Intheswamp said:Yes, calcium deficiency is a major cause of BER. People have different ways of dealing with it. Look for some fertilizer listed as "Tomato" fertilizer then look in the ingredients and see whether they're including a form of calcium in the mix. Some people will save eggshells, crush them, and add them to the planting hole...but it will take time to for the egg shells to break down and be usable by the plants.
Espoma Tomato-tone is a good fertilizer that includes 8% calcium. Lots of people use this one. It *does* have a smell to it, but it goes away shortly after using it.
Are you planting inground or in containers? Container gardening usually requires more frequent fertilizer applications.
In an inground garden situation it may pay to get a soil test done (your county extension office is a source for this). Then you can determine whether you should add garden lime (or an acid) to your entire garden. pH is important to many plants other plants in addition to tomatoes.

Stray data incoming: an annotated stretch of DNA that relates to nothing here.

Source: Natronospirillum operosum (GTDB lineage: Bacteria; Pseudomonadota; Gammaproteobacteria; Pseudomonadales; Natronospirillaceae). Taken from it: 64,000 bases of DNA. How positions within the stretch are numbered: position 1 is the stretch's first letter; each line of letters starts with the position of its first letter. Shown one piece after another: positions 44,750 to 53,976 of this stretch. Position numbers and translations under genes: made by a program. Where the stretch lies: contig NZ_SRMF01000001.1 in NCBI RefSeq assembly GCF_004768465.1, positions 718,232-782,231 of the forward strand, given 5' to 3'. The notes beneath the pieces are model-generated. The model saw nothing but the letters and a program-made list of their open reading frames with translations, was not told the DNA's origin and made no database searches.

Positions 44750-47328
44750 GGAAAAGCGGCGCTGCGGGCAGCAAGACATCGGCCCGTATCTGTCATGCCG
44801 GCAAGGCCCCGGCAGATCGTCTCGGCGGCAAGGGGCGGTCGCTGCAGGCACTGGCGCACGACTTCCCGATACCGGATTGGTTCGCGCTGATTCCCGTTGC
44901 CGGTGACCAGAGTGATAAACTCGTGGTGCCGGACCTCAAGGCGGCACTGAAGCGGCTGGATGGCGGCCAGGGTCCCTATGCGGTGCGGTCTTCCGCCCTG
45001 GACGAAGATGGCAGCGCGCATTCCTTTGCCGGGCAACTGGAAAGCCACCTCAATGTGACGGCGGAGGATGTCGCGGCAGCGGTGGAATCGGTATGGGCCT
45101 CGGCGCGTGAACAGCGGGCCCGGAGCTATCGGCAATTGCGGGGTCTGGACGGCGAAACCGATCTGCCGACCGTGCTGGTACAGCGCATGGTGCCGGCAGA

If you're planting in containers then the soil test really isn't a big need...the potting soil should have a roughly neutral pH. There are other specific calcium amendments but the simplest thing is to get a good fertilizer with calcium included in it. Some egg shells in the bottom of the planting hole won't hurt anything. A small handful of lime in the planting hole/container might be all you need. Or, something like water soluble calcium nitrate might work for you. It depends on how indepth you want to go with it.
BER can really be a pain but the good thing is that it can be corrected with the addition of a calcium supplement. It is best to start the plants off with what they need, though, rather than trying to fix the problem after the fact.
Best wishes and maybe somebody more knowledgeable than me will give you some input, too!!!
Intheswamp said:Probably every two weeks would be good. Follow the directions on amounts...too much can be as bad as not enough. You can also use things like TUMS anti-acid tablets for the calcium...crush them up good, dissolve in water and then give to your plants.
Growing in buckets can be challenging but is definitely doable...people do it all the time. You *have* to check the moisture content regularly...every other day or so. Hotter weather will call for more water. Just be sure you have drain holes in the bucket.
Where are you located? Area of a state is close enough, just curious as to what type of climate your growing them in.